Feature Stories 2024: Making an impact on global sustainability

Performing research on boat
SMAST students Freddy Phillips and Amy Martins attached cameras and lights to the drop camera pyramid that will be lowered into the water to capture images of the sea floor.
Feature Stories 2024: Making an impact on global sustainability
Making an impact on global sustainability

Scholars and researchers at the School for Marine Science and Technology contribute to creating a sustainable seafood supply while supporting the development of renewable energy.

Groundbreaking research and innovative solutions pioneered by UMass Dartmouth’s School for Marine Science and Technology (SMAST) have played a critical role in advancing the blue economy in the Commonwealth for over 20 years, including the revitalization of New Bedford’s scallop industry. Today, nearly half of SMAST’s graduate students are a vital part of research collaborations with offshore wind developers that position SMAST and the SouthCoast region as leading partners in this emerging industry and creates pathways to careers.

SMAST’s experts lie at the intersection between offshore wind developers and fisheries, bridging the stakeholders with valuable information as windfarms introduce changes to the ecosystem and challenges for fisheries to harvest in areas around the windfarms. “We focus on helping fisheries make decisions that allow them to move forward sustainably,” said Kevin D. E. Stokesbury, dean of the School for Marine Science and Technology. “Fisheries and offshore wind developers rely on the results of our environmental impact studies to establish an understanding of the ecosystem before construction so they can mitigate or respond to alterations that the windfarms may cause.”

SMAST students serve a pivotal role in the development of the nation’s first commercial-scale offshore wind project as they conduct research with faculty in areas of the Atlantic waters leased for development. Vineyard Wind enlisted the expertise of SMAST scientists with $1 million of funding to investigate how their planed offshore windfarm 35 miles off the coast of mainland Massachusetts would impact recreational and commercial fisheries.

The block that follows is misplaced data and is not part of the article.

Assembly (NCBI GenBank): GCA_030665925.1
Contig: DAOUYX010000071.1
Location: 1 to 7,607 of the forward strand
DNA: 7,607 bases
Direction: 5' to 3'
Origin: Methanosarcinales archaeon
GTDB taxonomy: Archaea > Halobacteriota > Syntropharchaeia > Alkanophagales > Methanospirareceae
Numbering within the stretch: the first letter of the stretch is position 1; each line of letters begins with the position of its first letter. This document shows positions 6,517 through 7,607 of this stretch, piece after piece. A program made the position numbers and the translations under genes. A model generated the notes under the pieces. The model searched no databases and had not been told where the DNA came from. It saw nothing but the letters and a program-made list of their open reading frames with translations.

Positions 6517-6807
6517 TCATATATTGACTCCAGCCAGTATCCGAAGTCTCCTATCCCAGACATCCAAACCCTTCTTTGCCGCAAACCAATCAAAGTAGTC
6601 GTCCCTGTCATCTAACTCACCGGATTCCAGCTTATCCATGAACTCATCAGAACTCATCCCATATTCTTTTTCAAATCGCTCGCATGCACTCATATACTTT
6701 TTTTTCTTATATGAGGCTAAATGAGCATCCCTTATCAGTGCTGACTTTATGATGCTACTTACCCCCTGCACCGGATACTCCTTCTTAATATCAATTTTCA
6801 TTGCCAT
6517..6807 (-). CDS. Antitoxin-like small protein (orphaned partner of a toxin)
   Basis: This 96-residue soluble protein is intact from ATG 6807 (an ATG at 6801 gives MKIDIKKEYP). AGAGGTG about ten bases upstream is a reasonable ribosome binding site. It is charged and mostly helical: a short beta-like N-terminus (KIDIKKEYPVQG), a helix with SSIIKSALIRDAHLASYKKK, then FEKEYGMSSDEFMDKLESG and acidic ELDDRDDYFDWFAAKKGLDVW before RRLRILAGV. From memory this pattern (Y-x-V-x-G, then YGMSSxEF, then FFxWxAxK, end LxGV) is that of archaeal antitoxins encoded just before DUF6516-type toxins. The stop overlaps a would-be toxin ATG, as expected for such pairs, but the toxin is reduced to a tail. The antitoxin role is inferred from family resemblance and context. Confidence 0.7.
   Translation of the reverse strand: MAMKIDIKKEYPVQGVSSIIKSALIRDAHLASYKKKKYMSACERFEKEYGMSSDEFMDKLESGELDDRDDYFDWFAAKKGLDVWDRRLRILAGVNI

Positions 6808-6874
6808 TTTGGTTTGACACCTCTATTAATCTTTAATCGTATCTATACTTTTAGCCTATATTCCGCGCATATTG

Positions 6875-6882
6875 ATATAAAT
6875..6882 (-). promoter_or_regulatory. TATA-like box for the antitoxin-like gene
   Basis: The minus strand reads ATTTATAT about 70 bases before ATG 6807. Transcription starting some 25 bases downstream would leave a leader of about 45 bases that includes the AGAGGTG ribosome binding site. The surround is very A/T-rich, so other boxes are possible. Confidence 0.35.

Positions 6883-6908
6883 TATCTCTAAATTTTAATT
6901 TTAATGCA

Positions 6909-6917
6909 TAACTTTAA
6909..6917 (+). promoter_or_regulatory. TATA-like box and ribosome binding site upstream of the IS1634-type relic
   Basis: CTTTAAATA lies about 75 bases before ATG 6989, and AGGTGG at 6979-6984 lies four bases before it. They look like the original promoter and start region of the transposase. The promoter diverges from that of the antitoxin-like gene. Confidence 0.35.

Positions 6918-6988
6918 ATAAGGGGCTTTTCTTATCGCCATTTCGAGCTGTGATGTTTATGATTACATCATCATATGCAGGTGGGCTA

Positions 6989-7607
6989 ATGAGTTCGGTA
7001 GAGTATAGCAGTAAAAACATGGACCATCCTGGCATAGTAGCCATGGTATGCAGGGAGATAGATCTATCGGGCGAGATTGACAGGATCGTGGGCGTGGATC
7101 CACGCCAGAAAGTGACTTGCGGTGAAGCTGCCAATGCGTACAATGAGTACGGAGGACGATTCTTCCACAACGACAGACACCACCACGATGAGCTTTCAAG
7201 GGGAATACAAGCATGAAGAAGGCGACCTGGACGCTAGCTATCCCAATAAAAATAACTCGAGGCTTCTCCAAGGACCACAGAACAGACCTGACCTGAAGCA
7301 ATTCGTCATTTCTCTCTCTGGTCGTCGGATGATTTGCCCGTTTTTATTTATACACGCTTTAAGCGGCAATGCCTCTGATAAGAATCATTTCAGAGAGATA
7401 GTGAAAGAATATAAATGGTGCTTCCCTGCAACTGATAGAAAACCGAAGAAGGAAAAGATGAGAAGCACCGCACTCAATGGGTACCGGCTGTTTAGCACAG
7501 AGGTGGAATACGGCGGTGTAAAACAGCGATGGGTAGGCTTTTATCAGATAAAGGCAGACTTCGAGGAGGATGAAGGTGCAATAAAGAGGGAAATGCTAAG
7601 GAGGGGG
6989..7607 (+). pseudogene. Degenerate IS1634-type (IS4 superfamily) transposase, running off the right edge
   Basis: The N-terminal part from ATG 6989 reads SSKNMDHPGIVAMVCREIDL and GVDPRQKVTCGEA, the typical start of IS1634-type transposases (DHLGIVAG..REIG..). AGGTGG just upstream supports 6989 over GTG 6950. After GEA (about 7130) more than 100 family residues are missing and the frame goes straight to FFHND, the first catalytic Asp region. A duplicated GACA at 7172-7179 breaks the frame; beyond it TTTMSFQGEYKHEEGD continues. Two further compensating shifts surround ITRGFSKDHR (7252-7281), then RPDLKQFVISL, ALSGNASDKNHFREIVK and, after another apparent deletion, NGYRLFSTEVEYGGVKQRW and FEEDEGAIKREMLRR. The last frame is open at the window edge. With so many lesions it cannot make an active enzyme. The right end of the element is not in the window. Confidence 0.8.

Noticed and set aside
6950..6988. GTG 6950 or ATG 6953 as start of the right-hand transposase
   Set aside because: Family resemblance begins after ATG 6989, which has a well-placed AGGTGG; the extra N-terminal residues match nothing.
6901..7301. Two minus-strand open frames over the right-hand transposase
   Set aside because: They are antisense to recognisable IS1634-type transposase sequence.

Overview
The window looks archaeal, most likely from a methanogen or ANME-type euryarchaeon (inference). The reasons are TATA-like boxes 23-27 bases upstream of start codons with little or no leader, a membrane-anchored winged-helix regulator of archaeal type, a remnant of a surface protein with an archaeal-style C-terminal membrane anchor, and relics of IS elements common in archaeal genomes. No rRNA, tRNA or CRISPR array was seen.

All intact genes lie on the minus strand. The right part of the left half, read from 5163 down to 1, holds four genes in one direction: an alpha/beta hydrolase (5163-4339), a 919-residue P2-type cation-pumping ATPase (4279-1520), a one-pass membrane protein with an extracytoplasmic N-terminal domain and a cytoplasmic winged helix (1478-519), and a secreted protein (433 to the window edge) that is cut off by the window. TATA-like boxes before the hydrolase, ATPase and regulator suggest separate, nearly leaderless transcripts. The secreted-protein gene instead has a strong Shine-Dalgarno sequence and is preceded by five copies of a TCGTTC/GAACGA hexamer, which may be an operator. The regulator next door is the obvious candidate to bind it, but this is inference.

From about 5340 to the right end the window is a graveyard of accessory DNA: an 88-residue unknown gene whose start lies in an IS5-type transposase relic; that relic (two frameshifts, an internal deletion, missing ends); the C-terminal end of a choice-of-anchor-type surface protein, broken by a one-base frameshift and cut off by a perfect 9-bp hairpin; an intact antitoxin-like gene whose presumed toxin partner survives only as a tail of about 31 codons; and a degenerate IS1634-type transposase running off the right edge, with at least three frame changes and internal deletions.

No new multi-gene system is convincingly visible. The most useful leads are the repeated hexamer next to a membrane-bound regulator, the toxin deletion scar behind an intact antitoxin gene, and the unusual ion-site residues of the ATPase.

Using the drop camera and trawl survey assessment methods developed by SMAST’s student and faculty researchers, their work will identify which species could be affected by wind turbines before and after construction. “We’ve learned that it’s a very dynamic system that requires a robust monitoring plan throughout the process,” said Chris Rillahan, SMAST research associate and Ph.D. student. “Our work has helped define a standard for offshore wind developers based on the best science and research."

“By looking at the whole ecosystem and fish behavior, we get a good indicator of what changes are happening in the waters,” said Amy Martins, an SMAST Ph.D. student. “Offshore wind energy introduces many benefits for our global health. Our work helps to create a synergy between the two industries so they can coexist.”

“SMAST has a positive working relationship with the fishing industry, so partnering with their team was an easy choice,” said Crista Bank, fisheries manager at Vineyard Wind, and SMAST alumna. “Fishermen will be the first to witness any potential changes out there so having them part of the scientist process is important. Vineyard Wind wanted to make sure the fishing industry was included in all stages of the pre- and post-construction monitoring plans, from the development phase to conducting the research on their fishing
vessels, and participating in the review process.”

Research collaborations such as the one with Vineyard Wind allow students to gain experience that will empower them to become leaders in developing solutions for sustainability. SMAST graduate students have worked in marine-related fields or fisheries and developed a network of connections that expands through faculty and corporate partnerships. “SMAST students, faculty, and our relationships with regional partners, fisheries and agencies creates an atmosphere that lends itself to scientific collaboration,” said Stokesbury.

“It’s exciting to see our work getting attention in the science community, and to be involved in the work behind developing more sustainable energy sources,” said Andie Painten, a master’s student in fisheries oceanography who works on the windfarm survey and leads ventless trap and larval surveys in the offshore wind development area.

Research like the partnerships funded by Vineyard Wind create impactful interdisciplinary experiential research opportunities for SMAST master’s and doctoral students. Collaborating with SMAST’s world-class faculty experts, students make significant contributions to the economic development of our communities and develop solutions to marine-related issues.